August 10, 2009: Tulowitzki hits for cycle, drives in 7 runs for Rockies

This article was written by Mike Huber

Troy Tulowitzki collects rare event achievements. On August 10, 2009, he smashed his way into the rare-feat record books, hitting for the cycle in Colorado’s 11-5 victory over the Chicago Cubs. He also became just the second major leaguer to have both hit for the cycle and turned an unassisted triple play which he accomplished on April 29, 2007 against the Atlanta Braves, joining former Boston Red Sox shortstop John Valentin in that particular feat.1 There were 34,485 fans on hand at Coors Field to witness Tulowitzki’s cycle.

On the mound for the home-team Rockies was Jorge de la Rosa, making his 22nd start of the season, with a 5.00 ERA. Opposite de la Rosa was Tom Gorzelanny, whom the Cubs had acquired from Pittsburgh with John Grabow in a trade just 10 days earlier for Kevin Hart, Josh Harrison, and Jose Ascanio. Gorzelanny was making his second start for the Cubs.

The Cubs had notions of a rally, loading the bases with two outs in the top of the first, but Alfonso Soriano forced Derrek Lee at third base for the third out. In their half, the Rockies got on the board. Todd Helton hit a two-out single to left field. Tulowitzki smashed a home run to deep left, and Colorado had a lead it would not relinquish.

In the second inning the Cubs again loaded the bases and again failed to score. The Rockies kept the hot bats going. With one out, Clint Barmes homered well beyond the left-field fence. Yorvit Torrealba doubled to left and de la Rosa singled to left. Dexter Fowler lined a shot off Gorzelanny’s foot, and the pitcher fell while trying to field the ball. Torrealba scored and de la Rosa advanced to second. Chicago skipper Lou Piniella was forced to make a pitching change, and he brought in Esmailin Caridad from the bullpen. Caridad was making his major-league debut; he had just been called up from the Iowa farm team that day. Ryan Spilborghs flied out and Helton walked. Batting with the bases loaded, Tulowitzki swung at the first pitch and crushed a very high fly ball down the left-field line, over the foul pole. It was so high that “not even the television cameras could capture it.”2 Third-base umpire Bill Welke called the ball foul and Colorado manager Jim Tracy asked the umpire crew for a review. This made the distinction of being the first video review at Coors Field. The homer was denied after a four minute and ten second delay. Two pitches later, Tulowitzki “lashed a two-run single to left to give Colorado a 6-0 lead.”3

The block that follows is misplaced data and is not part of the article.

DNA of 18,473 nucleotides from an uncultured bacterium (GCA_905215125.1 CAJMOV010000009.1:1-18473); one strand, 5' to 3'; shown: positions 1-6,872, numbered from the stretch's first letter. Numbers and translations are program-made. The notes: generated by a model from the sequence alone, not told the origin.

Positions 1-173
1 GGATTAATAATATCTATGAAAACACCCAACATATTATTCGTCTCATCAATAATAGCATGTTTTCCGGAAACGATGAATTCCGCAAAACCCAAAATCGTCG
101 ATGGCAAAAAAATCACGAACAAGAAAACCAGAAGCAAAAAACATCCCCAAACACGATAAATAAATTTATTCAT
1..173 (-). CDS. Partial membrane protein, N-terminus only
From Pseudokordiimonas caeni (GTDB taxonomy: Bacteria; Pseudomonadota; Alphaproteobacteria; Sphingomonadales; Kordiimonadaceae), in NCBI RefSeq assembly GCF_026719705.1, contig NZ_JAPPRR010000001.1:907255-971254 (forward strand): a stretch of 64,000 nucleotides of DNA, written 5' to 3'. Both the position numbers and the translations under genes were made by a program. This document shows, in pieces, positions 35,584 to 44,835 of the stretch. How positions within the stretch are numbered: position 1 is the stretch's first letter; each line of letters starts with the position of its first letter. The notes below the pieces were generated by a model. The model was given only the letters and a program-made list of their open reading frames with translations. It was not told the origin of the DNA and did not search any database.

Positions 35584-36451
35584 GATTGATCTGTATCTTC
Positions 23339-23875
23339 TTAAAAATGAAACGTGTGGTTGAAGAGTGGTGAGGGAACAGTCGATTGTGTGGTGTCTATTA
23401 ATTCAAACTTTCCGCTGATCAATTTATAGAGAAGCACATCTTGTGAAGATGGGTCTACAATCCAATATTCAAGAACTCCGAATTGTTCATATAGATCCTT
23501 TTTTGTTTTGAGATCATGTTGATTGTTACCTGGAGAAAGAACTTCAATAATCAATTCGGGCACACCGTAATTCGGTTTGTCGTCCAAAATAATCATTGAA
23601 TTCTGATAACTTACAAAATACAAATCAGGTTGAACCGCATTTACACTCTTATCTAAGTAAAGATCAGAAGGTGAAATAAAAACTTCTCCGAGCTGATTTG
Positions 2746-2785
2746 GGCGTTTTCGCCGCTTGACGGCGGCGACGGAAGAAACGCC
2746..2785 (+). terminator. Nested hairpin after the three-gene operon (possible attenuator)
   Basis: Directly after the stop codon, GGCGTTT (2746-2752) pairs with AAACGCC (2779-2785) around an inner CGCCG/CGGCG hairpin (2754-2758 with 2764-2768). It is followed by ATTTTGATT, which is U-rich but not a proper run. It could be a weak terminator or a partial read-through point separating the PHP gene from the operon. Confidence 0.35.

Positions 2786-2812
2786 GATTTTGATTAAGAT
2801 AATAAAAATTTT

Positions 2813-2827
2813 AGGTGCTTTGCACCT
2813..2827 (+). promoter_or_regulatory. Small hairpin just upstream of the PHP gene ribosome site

In the fourth, Colorado added two runs when Spilborghs and Helton each singled with two outs. With Tulowitzki batting, Helton was picked off first base but was safe on an error by Caridad. Spilborghs scored on the throwing miscue and Helton wound up at third. Tulowitzki then doubled to center field, driving in Helton.

Chicago managed a tally when Geovany Soto led off the sixth with a homer deep beyond the left-field wall. The score was now 8-1. In the seventh inning, having singled, doubled, and homered, Tulowitzki discussed the idea of a cycle with right fielder Brad Hawpe. Later he said, “I probably wouldn’t have done it if Hawpe had not said something. I’d have felt selfish, going for a cycle. I was like, ‘What if I’m on second and the ball’s coming?’ He was like, ‘You’ve still got to go.’”4 It was as if Hawpe was ordering Tulowitzki to stretch any hit into a triple. Hawpe confirmed the conversation, saying, “What happens all the time is people think they’re not going, then they rush it and make a bad throw.”5